St Andrew’s Church
You will be surprised to learn that in 1870, Rev J F Hodgson described our lovely church as “a fair average specimen of the rude old Durham churches of the third class”. In fairness to Mr Hodgson, this was before the restoration of the church in 1881-82 during which, the plaster was removed from the walls and the beauty and antiquity of the church revealed. After the restoration Mr Hodgson said “the silence of a thousand years was broken”.
Instead of what appeared to be entirely a late 12th and early 13th century building, the very extensive remains of a much older and Saxon structure were found to be still in situ and forming part and parcel of the actual fabric.
You can see part of the walls of the Saxon nave above the arches of the later aisles. If you look carefully you can detect, roughly opposite the main door, a straight vertical join on the north wall of the nave, marking the end of the nave of the original Saxon church. Looking at what was the exterior face of the Saxon nave, you can see two large corner stones (one flat and the other tall and narrow) of a type often used in Saxon churches.
In fact, there has been a church here for over 1200 years. The Anglo Saxon Chronicle states “782: In this year Werburh, Coelred’s Queen and Cynewulf, Bishop of Lindisfarne died. And there was a synod at Aclea” A second synod was held in 789. Aclea, the old name of Aycliffe, means “clearing in the oaks”. The village is still called “Yackley” by some.
The church was originally dedicated to St Acca, who was chaplain to St Wilfred and a close friend of the Venerable Bede, and who became Bishop of Hexham in 709. Some time after his death in 740, a church dedicated to St Acca was built here and the dedication was transferred to the present church when it was built in the tenth century.
The presence of the two pre-Conquest crosses (now at the west end) and other sculptured stones dating from the 9th to 11th centuries is further evidence of the importance of Aycliffe in those early times. There are also some later medieval stones.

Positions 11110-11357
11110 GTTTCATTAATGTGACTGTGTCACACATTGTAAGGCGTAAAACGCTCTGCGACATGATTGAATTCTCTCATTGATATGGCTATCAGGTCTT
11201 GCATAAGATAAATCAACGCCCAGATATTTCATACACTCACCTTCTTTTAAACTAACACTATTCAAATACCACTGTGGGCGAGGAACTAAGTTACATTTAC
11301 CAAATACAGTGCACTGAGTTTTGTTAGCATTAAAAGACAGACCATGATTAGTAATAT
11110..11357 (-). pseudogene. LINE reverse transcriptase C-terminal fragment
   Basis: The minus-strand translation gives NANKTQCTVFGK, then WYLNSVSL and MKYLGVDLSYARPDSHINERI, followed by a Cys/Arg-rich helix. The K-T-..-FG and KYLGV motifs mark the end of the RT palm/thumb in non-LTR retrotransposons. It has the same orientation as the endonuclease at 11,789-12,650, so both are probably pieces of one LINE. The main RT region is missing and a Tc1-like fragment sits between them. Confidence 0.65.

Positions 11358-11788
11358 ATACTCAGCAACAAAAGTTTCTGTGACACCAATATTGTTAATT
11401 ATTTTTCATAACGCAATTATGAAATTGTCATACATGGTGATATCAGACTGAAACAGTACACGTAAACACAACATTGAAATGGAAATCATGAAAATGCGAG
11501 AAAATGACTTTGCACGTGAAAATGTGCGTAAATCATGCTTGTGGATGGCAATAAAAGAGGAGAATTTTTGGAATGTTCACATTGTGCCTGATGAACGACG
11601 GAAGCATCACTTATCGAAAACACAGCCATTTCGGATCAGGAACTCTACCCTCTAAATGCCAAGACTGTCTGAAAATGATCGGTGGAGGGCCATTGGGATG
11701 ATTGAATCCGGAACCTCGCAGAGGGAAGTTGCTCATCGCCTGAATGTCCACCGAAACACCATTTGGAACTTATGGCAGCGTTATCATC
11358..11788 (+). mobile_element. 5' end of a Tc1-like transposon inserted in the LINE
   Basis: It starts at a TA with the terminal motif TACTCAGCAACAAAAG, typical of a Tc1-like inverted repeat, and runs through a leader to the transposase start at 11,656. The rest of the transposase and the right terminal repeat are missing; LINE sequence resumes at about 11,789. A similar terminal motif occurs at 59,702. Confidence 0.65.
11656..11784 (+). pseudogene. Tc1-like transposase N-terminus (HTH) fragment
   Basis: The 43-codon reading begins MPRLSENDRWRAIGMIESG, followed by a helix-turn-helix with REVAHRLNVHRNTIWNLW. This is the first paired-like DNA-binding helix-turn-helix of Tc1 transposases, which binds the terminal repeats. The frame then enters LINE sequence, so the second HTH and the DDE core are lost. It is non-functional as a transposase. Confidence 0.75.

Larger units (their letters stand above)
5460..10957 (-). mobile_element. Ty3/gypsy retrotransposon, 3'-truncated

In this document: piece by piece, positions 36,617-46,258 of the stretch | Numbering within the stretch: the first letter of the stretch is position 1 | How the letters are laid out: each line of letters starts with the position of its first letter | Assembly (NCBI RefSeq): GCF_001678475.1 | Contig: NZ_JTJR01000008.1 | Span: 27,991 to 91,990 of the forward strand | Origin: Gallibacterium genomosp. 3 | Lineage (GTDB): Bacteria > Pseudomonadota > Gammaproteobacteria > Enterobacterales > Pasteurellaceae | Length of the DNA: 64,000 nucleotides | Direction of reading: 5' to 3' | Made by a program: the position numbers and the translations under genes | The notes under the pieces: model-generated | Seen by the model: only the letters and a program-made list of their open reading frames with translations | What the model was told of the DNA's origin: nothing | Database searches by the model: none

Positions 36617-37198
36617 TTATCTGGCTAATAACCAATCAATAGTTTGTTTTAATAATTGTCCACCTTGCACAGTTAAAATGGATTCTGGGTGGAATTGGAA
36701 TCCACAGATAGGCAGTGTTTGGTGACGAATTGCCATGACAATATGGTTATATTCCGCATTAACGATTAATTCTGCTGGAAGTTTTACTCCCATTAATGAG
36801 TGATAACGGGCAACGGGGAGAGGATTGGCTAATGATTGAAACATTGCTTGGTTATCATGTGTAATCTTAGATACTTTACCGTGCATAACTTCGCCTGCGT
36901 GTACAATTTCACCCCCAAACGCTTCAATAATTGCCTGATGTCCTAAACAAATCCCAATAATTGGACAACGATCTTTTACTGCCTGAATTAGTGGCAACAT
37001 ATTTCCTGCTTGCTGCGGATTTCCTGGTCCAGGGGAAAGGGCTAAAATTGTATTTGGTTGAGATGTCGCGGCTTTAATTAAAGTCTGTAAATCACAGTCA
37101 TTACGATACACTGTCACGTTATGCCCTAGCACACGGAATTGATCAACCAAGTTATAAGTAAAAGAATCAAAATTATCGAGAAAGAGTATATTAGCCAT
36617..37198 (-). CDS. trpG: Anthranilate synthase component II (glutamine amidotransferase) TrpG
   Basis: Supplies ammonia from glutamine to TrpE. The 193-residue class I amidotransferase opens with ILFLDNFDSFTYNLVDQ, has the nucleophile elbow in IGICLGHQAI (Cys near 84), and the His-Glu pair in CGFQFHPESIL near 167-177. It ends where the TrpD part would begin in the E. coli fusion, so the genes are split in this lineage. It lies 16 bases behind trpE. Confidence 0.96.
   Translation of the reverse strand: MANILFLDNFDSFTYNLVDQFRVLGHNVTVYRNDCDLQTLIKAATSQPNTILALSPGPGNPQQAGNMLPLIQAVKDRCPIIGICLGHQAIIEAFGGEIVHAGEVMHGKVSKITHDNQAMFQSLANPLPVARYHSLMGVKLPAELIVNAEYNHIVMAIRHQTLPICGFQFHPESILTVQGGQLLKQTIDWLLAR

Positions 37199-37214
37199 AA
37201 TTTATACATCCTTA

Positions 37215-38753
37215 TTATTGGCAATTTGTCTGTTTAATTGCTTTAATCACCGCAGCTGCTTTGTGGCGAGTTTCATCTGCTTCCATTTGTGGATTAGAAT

The cross in the south west corner features a centaur-like creature, which has a horse’s body, head and legs, but human arms. Both crosses contain much decoration with interlacing patterns and intertwining beasts. Viking influence can be seen in some of this work.
The north aisle was added c1170 by piercing through the Old Saxon walls and extending the nave by 12 feet westwards. The arches have the familiar Norman chevron design and the pillars alternatively round and octagonal. The south aisle was added also by piercing through the Saxon nave wall, which resulted in the irregular shape of the arches. A chantry chapel was established here from the beginning.
The trefoil-headed piscina, used for the ablutions at Mass, is in the south wall.
The Grave-Cover of the priest, probably John De Akeley, Rector of Great Stanton and Archdeacon 1311 – 16 (a member of the local Amendeville family) is found in the North West corner of the church, close to the effigy of a knight dressed in chain mail.
The knight was probably Sir Thomas de Amundeville de Whitton, Seneschal to Bishop Stickell and Lord of Woodham and Whitworth who died about 1305.
The Grave-Cover of the blacksmith and his wife, also early 14th century, lies in the south west corner of the chancel. It was brutally trimmed away to make it fit on its present position during the restoration.
Two of the Saxon stones found during the 1881-82 restoration were built into the south wall of the chancel, as were three later fragments of tomb covers. The fine Jacobean pews in the nave and the pulpit are of oak, dating from about 1630 and were modified considerably in 1881.
The chancel arch was originally very narrow, little wider than a doorway. It was enlarged about 20 years after the chancel itself was rebuilt and enlarged. The arch has undergone considerable distortion, as it was well supported on the north side but not on the south at the time of construction.
The tower was added to the church about 1210, at the same time as the south aisle, and the north aisle was extended to its present length. The tower was crowned by a wooden spire. By the beginning of the 15th century, this spire had disappeared (a fire?) and a fourth storey was built to receive the bells.
The original deep and heavy battlement on top of the tower was replaced in 1881 by one of squared stone, very much lower and lighter. Henry VIII’s Commissioners found “two bells in the steeple”. These were later removed when Aycliffe was occupied by Cromwell’s troop. Two of the bells now in the tower were made in 1664 and the third in 1869.
The front is very primitive and undecorated, square above and circular below. It is no later than 12th century and could be much earlier. On either side, there are slots which formerly held a cover.
The present porch was erected in 1835. The inner doorway is original 13th century. It has two stone heads, a “young man with flowing hair bound about his head by a chaplet of roses” and a woman “of mature life, in cap and wimple”.
The nave and aisle roof were replaced by a very low roof in the 15th century. The nave roof was flat. The chancel roof of the 3early 19th century was described as “a miserable structure of varnished deal and plaster”. In the wall above the entrance to the tower, you can see the doorway which gave access to the tie-beam roof in the 13th century.
In 1881 the nave and chancel roof were beautifully restored to their former dimensions and the aisle roof renewed. At this time the organ chamber and vestry were added.